Note: The account of the action on the night of the 22nd-23rd January, which is mentioned later in the article, comes from multiple sources. Many of these sources are confusing and contradictory. So the account is my best guess of the sequence of events.

In 1939 the Luftwaffe made a critical error, they dropped a new secret weapon, a magnetic mine, onto a sand bank off Shoeburyness in the Thames Estuary. This was quickly taken by the British and studied.
The actual mine, just before removal.
Now alert to the threat of these magnetic mines the British commandeered wooden hulled paddle steamers from the Thames, armed them with a few guns and mine sweeping gear and began to use them to patrol and clear the estuary. Part of their job was also to drive off German aircraft, and prevent the mines being laid in the first place. It was obvious from the outset that a better permanent solution was needed.
The solution was a series of forts made from reinforced concrete and sunk onto sand bars. These would give a permanent stable base for AA Guns. The forts were designed by the Engineer Guy Maunsell, who was an expert in concrete. He designed two types of forts, the army and navy forts. The former was a collection of towers laid out in a pattern identical to a land based AA battery, these forts held several AA guns, radar and search lights which effectively extended the flak umbrella across the Thames Estuary. Two of three three forts survive today, although Shivering Sands Fort lost one of its towers. Red Sands Fort has been taken over by Project Red Sands.
The Naval forts were twin towered affairs with a deck that held a pair of 3.7" AA guns and some smaller close in AA guns such as 40mm Bofors guns and machine guns. Of the three of the Naval forts, only one survives today, as the Principality of Sealand.
All these forts were constructed the same way, on a concrete pontoon which was then floated out to position then flooded. The pontoon would become the foot of the fort and sink onto the sandbar providing a stable base.
A Naval fort being sunk in position. Note the Crew on deck during this operation.

During the Second World War these forts claimed twenty two German aircraft and thirty flying bombs. They also claimed to have sunk an E-boat.
At 1753, on the 22nd of January 1945 several E-Boat flotillas were alerted to the likelihood of British convoys to Antwerp passing by and so were ordered to intercept. The boats of the 8th Schnellboatflotilla powered out of their bunker Ijmuiden, and turned towards the open sea. They encountered two separate aircraft and engaged them. The first after they took it under AA fire identified itself as a JU88, the second was a Whitley bomber, which they had a brief fight with to no effect on either side. They then reached their patrol zone.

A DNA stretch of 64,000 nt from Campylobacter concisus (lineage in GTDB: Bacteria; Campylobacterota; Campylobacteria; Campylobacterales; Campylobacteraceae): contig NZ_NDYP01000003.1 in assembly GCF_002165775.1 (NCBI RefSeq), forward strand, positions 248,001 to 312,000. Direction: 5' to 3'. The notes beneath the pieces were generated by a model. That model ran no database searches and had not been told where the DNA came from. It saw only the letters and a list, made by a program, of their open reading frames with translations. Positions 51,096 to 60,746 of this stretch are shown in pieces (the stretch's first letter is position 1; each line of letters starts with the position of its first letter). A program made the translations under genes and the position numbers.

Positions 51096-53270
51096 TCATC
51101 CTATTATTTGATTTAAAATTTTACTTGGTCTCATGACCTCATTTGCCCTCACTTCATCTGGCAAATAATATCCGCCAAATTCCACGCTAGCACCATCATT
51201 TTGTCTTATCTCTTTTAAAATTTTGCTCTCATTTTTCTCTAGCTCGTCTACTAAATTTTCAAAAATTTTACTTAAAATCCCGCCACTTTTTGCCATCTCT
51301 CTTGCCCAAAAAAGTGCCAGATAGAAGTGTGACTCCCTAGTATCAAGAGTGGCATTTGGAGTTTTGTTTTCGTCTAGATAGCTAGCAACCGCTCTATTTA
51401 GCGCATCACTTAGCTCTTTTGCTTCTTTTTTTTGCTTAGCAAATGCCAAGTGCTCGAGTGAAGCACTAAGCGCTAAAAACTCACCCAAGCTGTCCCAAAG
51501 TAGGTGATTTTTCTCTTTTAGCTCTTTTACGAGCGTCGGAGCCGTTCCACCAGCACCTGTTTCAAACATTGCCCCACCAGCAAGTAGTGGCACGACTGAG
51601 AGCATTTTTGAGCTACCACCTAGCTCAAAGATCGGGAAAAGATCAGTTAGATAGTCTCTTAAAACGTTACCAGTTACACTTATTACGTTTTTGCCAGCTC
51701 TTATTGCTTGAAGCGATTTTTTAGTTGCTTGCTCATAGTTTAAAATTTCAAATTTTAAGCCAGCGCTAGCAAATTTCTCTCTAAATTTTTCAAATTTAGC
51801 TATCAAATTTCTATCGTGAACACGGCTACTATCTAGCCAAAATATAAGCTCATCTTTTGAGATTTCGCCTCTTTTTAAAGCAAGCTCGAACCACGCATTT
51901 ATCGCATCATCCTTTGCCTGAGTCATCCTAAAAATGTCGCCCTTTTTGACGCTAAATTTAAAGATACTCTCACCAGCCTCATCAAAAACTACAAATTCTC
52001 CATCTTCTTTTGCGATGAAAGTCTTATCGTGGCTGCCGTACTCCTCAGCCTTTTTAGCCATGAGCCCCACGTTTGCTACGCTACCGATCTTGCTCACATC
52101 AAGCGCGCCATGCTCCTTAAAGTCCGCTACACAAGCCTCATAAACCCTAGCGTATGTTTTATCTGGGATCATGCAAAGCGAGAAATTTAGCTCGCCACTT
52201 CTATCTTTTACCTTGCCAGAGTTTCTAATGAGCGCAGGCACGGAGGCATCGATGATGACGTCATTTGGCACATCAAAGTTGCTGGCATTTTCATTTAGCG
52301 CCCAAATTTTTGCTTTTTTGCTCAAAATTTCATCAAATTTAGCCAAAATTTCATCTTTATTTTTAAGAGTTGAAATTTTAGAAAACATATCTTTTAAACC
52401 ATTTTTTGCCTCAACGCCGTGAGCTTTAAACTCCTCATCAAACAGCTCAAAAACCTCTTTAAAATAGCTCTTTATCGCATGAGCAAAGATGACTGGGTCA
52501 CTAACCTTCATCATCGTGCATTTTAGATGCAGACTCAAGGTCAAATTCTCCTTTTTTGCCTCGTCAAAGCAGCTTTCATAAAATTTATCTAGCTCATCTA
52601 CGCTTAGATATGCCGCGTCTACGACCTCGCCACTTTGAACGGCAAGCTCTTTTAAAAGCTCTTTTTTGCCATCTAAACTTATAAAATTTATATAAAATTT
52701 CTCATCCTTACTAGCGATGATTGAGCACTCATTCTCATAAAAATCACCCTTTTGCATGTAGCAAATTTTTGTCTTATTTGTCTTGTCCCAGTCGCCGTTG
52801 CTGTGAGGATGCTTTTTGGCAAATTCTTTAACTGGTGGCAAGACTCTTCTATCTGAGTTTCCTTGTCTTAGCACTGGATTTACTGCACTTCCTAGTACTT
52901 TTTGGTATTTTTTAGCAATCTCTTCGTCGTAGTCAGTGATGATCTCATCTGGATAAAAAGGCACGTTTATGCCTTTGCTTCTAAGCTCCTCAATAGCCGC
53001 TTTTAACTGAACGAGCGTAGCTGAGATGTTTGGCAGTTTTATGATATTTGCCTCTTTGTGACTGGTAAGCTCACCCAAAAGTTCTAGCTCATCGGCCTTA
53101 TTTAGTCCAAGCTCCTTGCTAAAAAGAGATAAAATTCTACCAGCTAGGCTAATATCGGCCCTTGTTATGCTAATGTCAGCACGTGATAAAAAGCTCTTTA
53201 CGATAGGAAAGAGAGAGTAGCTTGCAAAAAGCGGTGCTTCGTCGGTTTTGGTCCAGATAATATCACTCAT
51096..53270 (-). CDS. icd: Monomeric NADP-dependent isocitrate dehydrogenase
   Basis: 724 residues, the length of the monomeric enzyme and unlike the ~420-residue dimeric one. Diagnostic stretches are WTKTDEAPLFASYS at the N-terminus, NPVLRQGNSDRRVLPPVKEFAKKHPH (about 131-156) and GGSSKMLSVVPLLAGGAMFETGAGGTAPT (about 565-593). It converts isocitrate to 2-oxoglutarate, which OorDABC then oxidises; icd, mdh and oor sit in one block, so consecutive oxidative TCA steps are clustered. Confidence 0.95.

Unknown to the Germans a British flotilla consisting of a control frigate (HMS Seymour) and several Motor Gun and Motor Torpedo Boats was closing on them. These patrol groups were set up to fight the E-Boat menace, the frigate, with its radar, provided command and control, as well as a massive whack of firepower. The motor boats were there to chase down the E-Boats.
At 0030 on the 23rd the E-boat flotilla picked up radar from a British ship, the sloop HMS Guillemot, and turned to attack. The E-Boats launched a single torpedo which missed and a brief, but intense, firefight erupted between the two sides. Hails of fire caused spurts of flame from the HMS Guillemot's bridge, and the return fire set a rubber life raft on one of the E-Boats on fire, unable to extinguish the fire they tossed the raft overboard.
Just before 0300 the E-Boats spot what turned out to be the British patrol group lead by HMS Seymour. The E-boats fired another single torpedo towards the British, who returned fire immediately, the E-Boats then broke away to the north before turning in for another salvo. This time the E-Boats put all eight of their remaining torpedoes in the water and again break away. At this point the Tongue Sands Fort begins to fire at the E-Boats with its twin 3.7" AA guns at a range of four miles.
On the lead E-Boat the Germans spotted three British MGB's approaching at full power and only 200m away, two more groups of MGB's are closing from North West. The lead boat turned due eastwards to avoid the closest British MGB's, and the rest of the line followed. However during the ensuring short but vicious firefight with every weapon on both sides blasting away at point blank range the E-Boat S-199 and S701 collided (many sources say this collision was between MGB 495 and S701).

The impact was so severe the crew of S701 was thrown to the deck, staggering to their feet the crew saw the boat they hit as a shadow in the water to starboard. The impact caused severe flooding but S701 was able to maintain her speed. It also left a magazine for the forward gun, marked S199 on the deck of S701.

Bursting clear of the fire fight the remaining boats headed for home. Although two incidents further marred the deployment as two boats ran aground at speed on the treacherous sandbars that infest the area, it was only the rising tide that allowed them to float off. A third E-Boat hit floating debris and sprung a leak. This effectively put the entire flotilla out of action. The crew of S199 was rescued by the trawler Neave. On the British side MTB 495 took one shell to the engine room and Able Seaman George Calder, aged 21 from Edinburgh was killed, and the only causality of the fight on both sides.

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